I think that our practice is a marked contrast with the centrally controlled service model of dogwalking (where the walkers themselves are sometimes not as motivated as one who runs his or her own business) and in many ways exceeds the protections offered by certificates or newspaper mentions that such services may receive.

And I also think it would be interesting to start an online representation of the connections that are made in the independent dogwalking world. It may prove useful to dog owners (and potential owners) in deciding how to best provide a structure for their pets and companions, and may even convince folks that help is out there to make it easier to rescue animals from shelters.

Tuesday, August 21, 2007

I don't much care for pet-boarding facilities.

I've said it before, and I'll say it again, especially in reaction to this article in yesterday's Post. For most dogs, having their owner(s) go away can be a traumatic experience if not handled carefully. This means - in most cases - maintaining as much as possible the routine they are accustomed to. Routine really is a source of comfort to a dog; they depend on predictability and can develop mental and physical health problems if not provided with a sound structure in their lives. This goes triply for rescued dogs or others who have had traumatic formative experiences.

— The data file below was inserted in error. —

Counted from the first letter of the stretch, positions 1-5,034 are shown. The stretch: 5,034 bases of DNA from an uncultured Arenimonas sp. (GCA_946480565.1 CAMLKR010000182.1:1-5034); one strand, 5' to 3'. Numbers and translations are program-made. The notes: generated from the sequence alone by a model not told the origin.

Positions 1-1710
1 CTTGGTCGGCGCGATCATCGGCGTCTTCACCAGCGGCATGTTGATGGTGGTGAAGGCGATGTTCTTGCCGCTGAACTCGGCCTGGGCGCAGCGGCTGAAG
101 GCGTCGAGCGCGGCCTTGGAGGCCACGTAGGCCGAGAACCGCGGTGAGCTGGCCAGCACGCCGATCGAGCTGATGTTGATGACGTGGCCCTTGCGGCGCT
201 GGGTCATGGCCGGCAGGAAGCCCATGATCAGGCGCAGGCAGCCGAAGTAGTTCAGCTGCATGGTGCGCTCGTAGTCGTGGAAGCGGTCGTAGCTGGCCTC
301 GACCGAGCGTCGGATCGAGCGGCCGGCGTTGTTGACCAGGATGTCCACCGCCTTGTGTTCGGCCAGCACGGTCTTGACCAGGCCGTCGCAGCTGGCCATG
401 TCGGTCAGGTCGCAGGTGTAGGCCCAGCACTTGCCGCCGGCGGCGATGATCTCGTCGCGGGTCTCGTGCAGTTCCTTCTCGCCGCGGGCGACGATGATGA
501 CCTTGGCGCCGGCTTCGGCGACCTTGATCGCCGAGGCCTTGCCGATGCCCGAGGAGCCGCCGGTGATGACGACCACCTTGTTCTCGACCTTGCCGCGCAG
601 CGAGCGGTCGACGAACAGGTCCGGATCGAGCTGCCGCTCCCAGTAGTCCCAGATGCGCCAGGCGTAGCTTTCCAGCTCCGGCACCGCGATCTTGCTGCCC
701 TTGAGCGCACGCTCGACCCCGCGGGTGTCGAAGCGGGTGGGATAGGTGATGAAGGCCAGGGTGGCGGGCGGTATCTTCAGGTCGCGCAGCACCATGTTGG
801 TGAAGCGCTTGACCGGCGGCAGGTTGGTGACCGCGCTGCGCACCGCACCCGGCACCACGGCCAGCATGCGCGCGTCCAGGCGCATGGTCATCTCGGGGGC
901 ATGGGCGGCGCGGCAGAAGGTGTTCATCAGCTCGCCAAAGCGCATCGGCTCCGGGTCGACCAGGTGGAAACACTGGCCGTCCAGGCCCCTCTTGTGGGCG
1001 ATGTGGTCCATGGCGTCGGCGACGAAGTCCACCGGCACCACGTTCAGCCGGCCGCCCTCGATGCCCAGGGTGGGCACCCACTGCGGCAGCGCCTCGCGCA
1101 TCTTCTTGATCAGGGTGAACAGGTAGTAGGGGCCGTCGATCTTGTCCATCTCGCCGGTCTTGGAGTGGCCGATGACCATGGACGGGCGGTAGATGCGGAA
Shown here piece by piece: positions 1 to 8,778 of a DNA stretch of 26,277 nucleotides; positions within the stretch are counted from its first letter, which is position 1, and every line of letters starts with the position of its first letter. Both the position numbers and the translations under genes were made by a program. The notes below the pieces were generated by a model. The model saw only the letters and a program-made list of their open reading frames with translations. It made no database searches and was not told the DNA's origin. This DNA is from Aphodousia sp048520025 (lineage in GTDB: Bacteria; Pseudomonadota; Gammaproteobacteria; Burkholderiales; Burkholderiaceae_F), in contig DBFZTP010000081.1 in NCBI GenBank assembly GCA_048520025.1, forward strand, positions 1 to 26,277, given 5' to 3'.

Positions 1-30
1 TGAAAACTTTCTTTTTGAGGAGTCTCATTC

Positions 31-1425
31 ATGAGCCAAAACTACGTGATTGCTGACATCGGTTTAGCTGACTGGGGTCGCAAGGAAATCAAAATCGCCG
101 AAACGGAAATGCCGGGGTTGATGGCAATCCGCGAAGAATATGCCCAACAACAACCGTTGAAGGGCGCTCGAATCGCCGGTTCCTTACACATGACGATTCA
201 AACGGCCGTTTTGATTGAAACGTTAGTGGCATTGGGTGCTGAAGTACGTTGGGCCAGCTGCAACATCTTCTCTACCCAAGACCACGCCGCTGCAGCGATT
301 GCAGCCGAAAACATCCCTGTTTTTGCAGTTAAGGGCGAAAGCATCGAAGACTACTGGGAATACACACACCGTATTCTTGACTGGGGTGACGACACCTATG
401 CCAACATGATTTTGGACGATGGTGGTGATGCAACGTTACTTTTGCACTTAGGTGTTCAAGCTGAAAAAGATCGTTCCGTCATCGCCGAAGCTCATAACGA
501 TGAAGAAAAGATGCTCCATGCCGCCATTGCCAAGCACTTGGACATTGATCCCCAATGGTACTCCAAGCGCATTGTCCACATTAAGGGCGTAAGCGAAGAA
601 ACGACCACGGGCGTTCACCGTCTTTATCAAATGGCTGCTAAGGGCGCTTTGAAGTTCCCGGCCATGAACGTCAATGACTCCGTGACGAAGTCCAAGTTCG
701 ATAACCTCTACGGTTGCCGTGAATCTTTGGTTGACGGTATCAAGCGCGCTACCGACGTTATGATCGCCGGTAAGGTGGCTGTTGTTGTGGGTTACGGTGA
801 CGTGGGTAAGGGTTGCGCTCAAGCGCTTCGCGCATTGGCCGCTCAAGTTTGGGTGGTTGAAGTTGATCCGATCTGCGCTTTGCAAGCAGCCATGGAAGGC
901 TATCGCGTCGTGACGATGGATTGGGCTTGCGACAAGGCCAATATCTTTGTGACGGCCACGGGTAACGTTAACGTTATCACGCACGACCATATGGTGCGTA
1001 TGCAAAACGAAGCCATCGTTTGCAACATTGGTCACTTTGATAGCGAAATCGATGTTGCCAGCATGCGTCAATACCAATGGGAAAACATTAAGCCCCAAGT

Kennels often sell themselves on the luxury factor, but the facts often tell a much different story. I've known dogs to come back from area establishments with kennel cough in the past, as well as prolific diarrhea. At the Brooklyn Dog House (mentioned in the article) they do not get walked or go outside at all, (for safety's sake, apparently). The indoor playgrounds are only used by your dog for only part of the time during the day, and the rest of the time (as well as for 9 or 10 hours overnight) the dogs are crated, whether or not this is part of their training and routine at home. Overnight, all the dogs are placed in individual crates and, according to several of my colleagues and other pet owners, there is no staff to supervise them. I wish I could believe that conditions such as this are the exception rather than the rule, but it doesn't seem like any of this disqualifies a kennel from membership in the American Boarding Kennels Association.